While acting steadily for most of the last two decades, with recurring roles on “The Secret Life of the American Teenager” and “Riverdale,” Ringwald has also forged a second career as a writer and translator. She published the memoir “Getting the Pretty Back: Friendship, Family and Finding the Perfect Lipstick” and the novel “When It Happens to You: A Novel In Stories.” In a piece for the New Yorker in 2018, she reflected on the complicated legacy of the films she made with Hughes and how she perceived them in the wake of #MeToo.

She recently showed her 14-year-old twins “The Breakfast Club” for the first time, and she was heartened by their reaction to it. “They didn’t understand why I would allow myself to be sexually harassed and verbally abused by a guy and then kiss him. And I was like, ‘Yeah, welcome to the way that I grew up.’ That doesn’t really fly for my kids today.” Still, they enjoyed it, she says: “Put it this way, they watched the whole thing without picking up their phones, which is huge.”

Ringwald was also reluctant to allow her daughter, Mathilda Gianopoulos, now 20, to pursue acting professionally as a child — “which was a big bone of contention,” she says. “I said, you will learn how to act, I will support you learning how to do this. I just won’t let you do it as a paid actor at a young age, and it drove her crazy. But she’s really good.” (She has a part in the upcoming film “The Idea of You,” with Anne Hathaway.)

Ringwald first worked with Murphy in “Dahmer — Monster: The Jeffrey Dahmer Story,” playing the killer’s stepmother Shari, and she admires his willingness to “put his money where his mouth is” when it comes to casting and cultivating interesting material for women over 40.

“He sees that talent doesn’t go away and gives you an opportunity when other people don’t,” she says. “I’m a devotee. I’ll do anything he asks me to do. I’ll read the phone book.”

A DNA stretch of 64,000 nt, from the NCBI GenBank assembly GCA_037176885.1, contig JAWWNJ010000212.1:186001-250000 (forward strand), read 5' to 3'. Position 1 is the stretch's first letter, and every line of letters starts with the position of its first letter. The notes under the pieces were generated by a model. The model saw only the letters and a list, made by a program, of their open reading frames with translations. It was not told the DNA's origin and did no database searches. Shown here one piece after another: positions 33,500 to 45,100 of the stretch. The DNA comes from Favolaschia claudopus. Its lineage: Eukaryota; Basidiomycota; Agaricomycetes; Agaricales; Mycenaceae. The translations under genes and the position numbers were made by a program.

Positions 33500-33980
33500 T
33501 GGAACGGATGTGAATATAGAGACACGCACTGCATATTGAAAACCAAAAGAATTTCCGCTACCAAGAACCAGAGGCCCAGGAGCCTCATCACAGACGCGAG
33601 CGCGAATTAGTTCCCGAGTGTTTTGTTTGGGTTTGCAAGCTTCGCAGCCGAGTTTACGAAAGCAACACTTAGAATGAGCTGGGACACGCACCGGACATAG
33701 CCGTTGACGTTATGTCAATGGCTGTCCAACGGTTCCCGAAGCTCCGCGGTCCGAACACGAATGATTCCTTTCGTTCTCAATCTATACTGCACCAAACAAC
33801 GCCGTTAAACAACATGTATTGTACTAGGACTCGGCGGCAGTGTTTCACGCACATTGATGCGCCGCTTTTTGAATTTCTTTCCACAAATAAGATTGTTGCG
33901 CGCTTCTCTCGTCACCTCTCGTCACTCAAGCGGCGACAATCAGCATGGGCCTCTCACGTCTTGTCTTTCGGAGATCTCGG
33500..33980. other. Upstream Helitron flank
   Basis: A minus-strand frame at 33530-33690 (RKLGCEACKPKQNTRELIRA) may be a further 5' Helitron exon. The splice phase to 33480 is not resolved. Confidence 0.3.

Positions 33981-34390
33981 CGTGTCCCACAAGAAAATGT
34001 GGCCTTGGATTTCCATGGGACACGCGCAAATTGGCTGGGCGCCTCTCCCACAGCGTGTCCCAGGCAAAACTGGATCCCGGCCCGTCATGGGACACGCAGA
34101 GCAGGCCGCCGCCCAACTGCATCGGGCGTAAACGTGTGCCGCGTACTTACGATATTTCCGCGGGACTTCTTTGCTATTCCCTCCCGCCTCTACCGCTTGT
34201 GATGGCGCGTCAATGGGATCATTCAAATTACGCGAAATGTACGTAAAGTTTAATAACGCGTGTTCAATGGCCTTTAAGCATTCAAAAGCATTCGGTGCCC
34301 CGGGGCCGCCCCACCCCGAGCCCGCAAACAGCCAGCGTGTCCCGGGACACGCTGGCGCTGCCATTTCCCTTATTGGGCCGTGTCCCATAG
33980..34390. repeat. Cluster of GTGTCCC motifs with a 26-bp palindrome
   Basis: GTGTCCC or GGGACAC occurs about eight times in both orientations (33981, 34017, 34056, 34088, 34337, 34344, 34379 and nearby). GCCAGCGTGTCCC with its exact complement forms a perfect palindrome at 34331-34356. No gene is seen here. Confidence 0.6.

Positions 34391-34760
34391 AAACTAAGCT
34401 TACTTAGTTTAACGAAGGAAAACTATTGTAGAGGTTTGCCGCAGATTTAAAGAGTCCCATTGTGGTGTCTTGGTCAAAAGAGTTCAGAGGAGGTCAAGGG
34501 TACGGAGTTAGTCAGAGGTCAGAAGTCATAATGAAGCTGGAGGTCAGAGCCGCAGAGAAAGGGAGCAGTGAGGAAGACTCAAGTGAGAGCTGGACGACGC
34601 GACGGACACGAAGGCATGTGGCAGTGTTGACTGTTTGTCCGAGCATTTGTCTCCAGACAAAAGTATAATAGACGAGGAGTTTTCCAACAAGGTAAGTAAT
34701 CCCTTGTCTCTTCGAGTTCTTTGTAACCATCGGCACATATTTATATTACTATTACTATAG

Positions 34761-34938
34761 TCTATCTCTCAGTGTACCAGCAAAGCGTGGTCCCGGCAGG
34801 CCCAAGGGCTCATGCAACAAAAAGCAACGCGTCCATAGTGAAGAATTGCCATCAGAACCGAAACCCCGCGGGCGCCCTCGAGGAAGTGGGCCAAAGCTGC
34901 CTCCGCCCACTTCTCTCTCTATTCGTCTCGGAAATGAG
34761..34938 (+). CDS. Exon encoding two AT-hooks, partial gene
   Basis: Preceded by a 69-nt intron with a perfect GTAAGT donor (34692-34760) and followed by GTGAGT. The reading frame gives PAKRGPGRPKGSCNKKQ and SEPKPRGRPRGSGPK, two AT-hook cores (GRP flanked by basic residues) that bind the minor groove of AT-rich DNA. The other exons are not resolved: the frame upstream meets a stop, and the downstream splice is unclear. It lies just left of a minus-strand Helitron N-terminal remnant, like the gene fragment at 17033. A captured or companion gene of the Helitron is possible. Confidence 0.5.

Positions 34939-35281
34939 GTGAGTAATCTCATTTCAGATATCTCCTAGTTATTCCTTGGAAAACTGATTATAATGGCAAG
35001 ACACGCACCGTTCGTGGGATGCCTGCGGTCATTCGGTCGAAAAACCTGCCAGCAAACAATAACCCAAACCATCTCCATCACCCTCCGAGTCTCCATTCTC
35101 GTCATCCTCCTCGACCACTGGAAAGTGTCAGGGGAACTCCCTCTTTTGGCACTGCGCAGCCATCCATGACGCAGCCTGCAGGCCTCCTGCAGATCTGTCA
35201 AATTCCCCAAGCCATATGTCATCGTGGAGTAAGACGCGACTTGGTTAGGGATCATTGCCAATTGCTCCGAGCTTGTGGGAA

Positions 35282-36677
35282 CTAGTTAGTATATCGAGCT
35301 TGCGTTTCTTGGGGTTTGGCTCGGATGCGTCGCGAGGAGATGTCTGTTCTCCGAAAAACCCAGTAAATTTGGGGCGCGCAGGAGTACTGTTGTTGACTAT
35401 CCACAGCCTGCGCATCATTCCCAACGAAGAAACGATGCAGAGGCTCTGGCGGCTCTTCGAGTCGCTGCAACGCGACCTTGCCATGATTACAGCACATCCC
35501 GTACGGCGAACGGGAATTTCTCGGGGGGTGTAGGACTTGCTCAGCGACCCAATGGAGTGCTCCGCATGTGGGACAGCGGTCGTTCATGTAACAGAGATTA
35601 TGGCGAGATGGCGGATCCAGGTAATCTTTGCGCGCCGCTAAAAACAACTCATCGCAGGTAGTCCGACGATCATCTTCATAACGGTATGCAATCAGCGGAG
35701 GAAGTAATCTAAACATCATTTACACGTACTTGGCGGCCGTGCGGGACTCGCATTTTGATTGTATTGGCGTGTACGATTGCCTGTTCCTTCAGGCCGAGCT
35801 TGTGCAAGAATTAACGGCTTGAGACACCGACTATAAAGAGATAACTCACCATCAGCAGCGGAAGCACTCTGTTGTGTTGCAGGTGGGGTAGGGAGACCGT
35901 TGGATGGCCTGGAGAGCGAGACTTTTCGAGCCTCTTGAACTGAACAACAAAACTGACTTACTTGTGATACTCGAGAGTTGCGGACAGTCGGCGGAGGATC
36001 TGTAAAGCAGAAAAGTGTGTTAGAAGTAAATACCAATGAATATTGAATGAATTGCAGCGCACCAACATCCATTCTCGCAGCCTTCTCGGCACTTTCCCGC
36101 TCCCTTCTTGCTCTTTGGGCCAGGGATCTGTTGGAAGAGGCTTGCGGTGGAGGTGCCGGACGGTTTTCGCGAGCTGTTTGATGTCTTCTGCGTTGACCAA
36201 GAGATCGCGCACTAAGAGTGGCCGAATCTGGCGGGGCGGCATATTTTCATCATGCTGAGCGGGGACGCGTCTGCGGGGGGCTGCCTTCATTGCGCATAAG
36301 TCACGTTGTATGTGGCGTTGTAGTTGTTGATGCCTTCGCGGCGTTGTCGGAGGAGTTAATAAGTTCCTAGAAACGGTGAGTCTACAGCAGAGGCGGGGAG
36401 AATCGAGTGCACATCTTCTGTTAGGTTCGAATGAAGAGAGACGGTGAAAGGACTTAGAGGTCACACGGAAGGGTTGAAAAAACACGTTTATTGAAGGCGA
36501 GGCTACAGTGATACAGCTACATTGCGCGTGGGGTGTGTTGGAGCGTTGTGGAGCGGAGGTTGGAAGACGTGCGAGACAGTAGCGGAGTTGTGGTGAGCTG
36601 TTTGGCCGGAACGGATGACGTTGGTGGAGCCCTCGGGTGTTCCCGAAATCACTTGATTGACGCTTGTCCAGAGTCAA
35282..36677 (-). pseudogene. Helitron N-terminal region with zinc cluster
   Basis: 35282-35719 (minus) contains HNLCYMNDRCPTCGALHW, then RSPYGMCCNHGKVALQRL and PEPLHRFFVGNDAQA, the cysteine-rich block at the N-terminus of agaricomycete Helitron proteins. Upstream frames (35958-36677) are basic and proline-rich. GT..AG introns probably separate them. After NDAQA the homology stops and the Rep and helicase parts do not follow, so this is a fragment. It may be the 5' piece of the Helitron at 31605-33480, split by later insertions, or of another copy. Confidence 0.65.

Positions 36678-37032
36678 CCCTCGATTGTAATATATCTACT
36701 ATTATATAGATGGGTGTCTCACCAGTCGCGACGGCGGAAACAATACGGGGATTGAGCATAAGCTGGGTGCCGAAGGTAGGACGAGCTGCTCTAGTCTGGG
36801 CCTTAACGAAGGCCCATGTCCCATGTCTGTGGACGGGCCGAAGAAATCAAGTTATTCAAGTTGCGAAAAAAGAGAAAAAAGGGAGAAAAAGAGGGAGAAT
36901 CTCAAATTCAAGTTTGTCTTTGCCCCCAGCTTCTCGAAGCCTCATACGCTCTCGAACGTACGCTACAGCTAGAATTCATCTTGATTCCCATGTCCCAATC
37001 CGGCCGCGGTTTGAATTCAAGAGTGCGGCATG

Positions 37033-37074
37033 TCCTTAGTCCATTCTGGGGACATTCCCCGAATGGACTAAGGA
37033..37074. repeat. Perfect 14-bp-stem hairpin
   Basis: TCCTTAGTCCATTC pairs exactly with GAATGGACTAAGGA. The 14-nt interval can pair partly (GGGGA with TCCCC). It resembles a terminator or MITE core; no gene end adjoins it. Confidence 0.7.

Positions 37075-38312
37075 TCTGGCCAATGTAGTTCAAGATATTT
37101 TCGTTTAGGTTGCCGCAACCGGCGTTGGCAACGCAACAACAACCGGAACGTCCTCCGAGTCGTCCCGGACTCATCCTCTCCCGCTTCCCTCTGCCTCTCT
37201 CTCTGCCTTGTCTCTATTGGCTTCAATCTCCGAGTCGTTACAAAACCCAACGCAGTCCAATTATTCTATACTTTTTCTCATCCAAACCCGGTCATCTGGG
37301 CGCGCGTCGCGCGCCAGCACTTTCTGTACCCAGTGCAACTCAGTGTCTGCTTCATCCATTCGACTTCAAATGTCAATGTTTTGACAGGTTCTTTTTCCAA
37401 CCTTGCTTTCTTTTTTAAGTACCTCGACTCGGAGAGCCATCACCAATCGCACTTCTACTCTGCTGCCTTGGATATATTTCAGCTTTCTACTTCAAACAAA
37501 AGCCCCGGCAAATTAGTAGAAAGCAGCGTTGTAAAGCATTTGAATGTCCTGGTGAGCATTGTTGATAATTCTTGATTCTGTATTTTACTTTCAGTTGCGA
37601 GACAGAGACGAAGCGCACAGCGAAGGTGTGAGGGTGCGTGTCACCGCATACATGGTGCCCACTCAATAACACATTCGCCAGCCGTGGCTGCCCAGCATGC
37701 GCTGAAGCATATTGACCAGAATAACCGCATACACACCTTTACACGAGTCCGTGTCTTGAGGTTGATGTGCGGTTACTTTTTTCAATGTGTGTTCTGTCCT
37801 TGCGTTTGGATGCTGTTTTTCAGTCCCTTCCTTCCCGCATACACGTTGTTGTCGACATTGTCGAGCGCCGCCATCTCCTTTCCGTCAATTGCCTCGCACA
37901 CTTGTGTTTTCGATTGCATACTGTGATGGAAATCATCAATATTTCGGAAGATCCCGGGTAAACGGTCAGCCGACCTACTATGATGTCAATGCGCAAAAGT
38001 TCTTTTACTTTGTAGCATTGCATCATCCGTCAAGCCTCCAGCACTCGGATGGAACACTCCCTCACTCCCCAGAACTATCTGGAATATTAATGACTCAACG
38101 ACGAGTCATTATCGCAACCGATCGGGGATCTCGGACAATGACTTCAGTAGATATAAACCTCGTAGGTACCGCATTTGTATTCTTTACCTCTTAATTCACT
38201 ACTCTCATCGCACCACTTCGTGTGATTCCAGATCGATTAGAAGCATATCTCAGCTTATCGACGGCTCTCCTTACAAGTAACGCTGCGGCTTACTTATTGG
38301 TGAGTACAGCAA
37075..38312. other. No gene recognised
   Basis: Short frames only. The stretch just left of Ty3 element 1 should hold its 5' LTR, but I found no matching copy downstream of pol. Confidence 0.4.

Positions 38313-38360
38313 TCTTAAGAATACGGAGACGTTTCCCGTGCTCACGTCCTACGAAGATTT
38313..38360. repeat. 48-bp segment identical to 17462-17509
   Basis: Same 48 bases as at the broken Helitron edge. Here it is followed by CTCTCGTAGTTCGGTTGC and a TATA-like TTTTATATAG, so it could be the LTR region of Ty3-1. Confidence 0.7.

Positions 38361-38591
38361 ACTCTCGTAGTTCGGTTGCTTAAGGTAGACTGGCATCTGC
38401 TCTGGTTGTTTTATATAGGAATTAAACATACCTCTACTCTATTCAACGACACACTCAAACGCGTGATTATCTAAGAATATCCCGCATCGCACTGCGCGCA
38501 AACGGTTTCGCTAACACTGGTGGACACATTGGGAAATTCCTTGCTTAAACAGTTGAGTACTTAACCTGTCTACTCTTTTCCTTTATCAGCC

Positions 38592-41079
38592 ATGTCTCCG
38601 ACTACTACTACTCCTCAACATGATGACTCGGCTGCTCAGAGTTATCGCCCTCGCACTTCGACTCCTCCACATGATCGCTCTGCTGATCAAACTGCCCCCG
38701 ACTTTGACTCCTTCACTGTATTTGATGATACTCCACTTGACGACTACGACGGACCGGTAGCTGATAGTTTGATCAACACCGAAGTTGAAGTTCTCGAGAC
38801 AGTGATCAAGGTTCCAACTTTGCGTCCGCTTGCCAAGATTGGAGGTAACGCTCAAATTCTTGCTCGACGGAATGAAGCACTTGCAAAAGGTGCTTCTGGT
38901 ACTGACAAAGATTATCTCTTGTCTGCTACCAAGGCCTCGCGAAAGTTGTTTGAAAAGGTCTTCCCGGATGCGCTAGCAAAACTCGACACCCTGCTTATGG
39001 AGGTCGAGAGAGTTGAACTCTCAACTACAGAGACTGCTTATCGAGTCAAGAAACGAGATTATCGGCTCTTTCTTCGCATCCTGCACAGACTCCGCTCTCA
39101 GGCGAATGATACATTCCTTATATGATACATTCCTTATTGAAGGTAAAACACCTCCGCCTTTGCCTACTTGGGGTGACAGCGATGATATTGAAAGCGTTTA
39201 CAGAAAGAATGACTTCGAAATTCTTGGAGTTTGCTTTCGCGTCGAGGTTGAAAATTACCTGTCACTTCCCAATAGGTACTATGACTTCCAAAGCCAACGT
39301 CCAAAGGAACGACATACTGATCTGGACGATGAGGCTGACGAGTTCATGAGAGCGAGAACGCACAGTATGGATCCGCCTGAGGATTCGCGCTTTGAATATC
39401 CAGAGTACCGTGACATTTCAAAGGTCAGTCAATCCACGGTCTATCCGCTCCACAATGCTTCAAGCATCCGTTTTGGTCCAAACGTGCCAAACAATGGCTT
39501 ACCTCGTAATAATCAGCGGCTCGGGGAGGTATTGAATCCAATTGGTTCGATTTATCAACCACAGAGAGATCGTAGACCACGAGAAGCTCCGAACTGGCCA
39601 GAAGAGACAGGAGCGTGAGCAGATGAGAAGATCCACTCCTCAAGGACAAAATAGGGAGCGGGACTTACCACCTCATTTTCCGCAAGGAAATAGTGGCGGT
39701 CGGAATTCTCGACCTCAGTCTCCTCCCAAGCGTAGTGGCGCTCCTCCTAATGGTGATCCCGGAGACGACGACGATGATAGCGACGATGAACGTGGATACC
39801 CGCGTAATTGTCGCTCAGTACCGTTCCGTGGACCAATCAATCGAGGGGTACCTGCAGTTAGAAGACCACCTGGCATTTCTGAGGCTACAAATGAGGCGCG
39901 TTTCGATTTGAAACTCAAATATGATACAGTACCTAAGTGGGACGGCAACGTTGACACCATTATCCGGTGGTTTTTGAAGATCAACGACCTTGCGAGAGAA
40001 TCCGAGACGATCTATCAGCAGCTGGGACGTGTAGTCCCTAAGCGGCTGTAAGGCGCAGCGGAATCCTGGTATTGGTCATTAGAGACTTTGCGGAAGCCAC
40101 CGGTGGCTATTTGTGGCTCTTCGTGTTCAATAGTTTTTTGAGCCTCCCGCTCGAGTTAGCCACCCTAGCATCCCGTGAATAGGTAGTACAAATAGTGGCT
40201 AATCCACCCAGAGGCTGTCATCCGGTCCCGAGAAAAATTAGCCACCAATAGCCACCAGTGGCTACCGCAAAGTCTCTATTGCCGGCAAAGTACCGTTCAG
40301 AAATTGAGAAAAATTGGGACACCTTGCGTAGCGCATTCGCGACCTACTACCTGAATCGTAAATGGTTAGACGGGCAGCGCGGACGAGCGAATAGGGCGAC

Murphy suggested her for the role of Carson — an idea that Baitz says left him “strangely starstruck.” He first recalls seeing Ringwald opposite Gena Rowlands and John Cassavetes in the Paul Mazursky film “Tempest” and later became a fan of her writing and translations.

“She was kind of a chimera, rather than a knowable quantity — intellectual, bright and a little bit mysterious in some way that I can’t quite articulate,” he says. “Like many writers, she has a self-contained, internalized quality, where you sense that there’s a great deal going on, under the surface not to be shared, whereas with actors, they dispense their mysteries out as though you were putting kind of, you know, tokens into an arcade machine. It’s a very different energy. I feel like she’s a writer who acts now rather than an actor who writes.”

Ringwald knew little about Carson when she took the role, but she watched old interviews to master her cadence and speech patterns. She also spoke to friends who knew Carson personally, including Ally Sheedy and Annie Potts, who relayed that she was kind, nurturing and maternal, though she didn’t have children of her own. (Ringwald never visited “Tonight” in the Johnny Carson era. “I did a pre-interview or something like that, and then I think that they decided that I wasn’t ready for it. I was always really bummed out that I never did it,” she says.)

But she largely understood the Carson-Capote friendship from her perspective as a writer.

“Writing is hard, and it’s solitary. It requires some executive function and preparation. It’s hard to have that kind of discipline,” says Ringwald, who is working on a memoir about her time in Paris. “It always helps to have people who are cheering you on and reminding you to do it.”

This story originally appeared in Los Angeles Times.

©2024 Los Angeles Times. Visit latimes.com. Distributed by Tribune Content Agency, LLC.

©2024 Los Angeles Times. Visit at latimes.com. Distributed by Tribune Content Agency, LLC.